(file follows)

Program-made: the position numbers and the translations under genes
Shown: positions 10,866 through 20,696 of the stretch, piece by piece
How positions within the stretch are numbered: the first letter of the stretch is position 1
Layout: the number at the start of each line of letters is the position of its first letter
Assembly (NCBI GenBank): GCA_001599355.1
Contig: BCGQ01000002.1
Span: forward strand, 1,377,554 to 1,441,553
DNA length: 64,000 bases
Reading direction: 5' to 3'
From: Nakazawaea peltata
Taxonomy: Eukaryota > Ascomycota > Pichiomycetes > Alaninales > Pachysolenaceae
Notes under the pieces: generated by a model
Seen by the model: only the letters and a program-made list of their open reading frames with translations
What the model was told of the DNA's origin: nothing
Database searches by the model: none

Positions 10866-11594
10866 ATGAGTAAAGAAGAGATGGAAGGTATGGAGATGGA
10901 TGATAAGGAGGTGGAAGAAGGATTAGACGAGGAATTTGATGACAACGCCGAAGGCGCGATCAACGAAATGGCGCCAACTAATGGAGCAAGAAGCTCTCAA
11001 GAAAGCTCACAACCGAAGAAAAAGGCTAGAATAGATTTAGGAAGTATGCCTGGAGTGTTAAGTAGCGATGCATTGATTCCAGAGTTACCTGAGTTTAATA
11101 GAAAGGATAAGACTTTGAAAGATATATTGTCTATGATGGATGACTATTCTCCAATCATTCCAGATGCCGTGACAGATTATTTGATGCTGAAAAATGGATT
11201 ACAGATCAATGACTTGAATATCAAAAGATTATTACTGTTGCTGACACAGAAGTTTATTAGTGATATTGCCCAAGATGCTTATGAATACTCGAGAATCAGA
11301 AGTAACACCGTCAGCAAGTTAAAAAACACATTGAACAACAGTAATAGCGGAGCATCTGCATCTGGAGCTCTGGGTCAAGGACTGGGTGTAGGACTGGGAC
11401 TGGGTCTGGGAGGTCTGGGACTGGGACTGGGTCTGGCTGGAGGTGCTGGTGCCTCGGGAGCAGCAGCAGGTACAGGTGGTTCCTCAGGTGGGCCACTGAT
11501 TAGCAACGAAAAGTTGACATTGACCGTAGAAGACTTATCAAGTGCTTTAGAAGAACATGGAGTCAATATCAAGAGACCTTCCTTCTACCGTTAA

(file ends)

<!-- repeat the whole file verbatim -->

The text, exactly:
Program-made: the position numbers and the translations under genes
Shown: positions 10,866 through 20,696 of the stretch, piece by piece
How positions within the stretch are numbered: the first letter of the stretch is position 1
Layout: the number at the start of each line of letters is the position of its first letter
Assembly (NCBI GenBank): GCA_001599355.1
Contig: BCGQ01000002.1
Span: forward strand, 1,377,554 to 1,441,553
DNA length: 64,000 bases
Reading direction: 5' to 3'
From: Nakazawaea peltata
Taxonomy: Eukaryota > Ascomycota > Pichiomycetes > Alaninales > Pachysolenaceae
Notes under the pieces: generated by a model
Seen by the model: only the letters and a program-made list of their open reading frames with translations
What the model was told of the DNA's origin: nothing
Database searches by the model: none

Positions 10866-11594
10866 ATGAGTAAAGAAGAGATGGAAGGTATGGAGATGGA
10901 TGATAAGGAGGTGGAAGAAGGATTAGACGAGGAATTTGATGACAACGCCGAAGGCGCGATCAACGAAATGGCGCCAACTAATGGAGCAAGAAGCTCTCAA
11001 GAAAGCTCACAACCGAAGAAAAAGGCTAGAATAGATTTAGGAAGTATGCCTGGAGTGTTAAGTAGCGATGCATTGATTCCAGAGTTACCTGAGTTTAATA
11101 GAAAGGATAAGACTTTGAAAGATATATTGTCTATGATGGATGACTATTCTCCAATCATTCCAGATGCCGTGACAGATTATTTGATGCTGAAAAATGGATT
11201 ACAGATCAATGACTTGAATATCAAAAGATTATTACTGTTGCTGACACAGAAGTTTATTAGTGATATTGCCCAAGATGCTTATGAATACTCGAGAATCAGA
11301 AGTAACACCGTCAGCAAGTTAAAAAACACATTGAACAACAGTAATAGCGGAGCATCTGCATCTGGAGCTCTGGGTCAAGGACTGGGTGTAGGACTGGGAC
11401 TGGGTCTGGGAGGTCTGGGACTGGGACTGGGTCTGGCTGGAGGTGCTGGTGCCTCGGGAGCAGCAGCAGGTACAGGTGGTTCCTCAGGTGGGCCACTGAT
11501 TAGCAACGAAAAGTTGACATTGACCGTAGAAGACTTATCAAGTGCTTTAGAAGAACATGGAGTCAATATCAAGAGACCTTCCTTCTACCGTTAA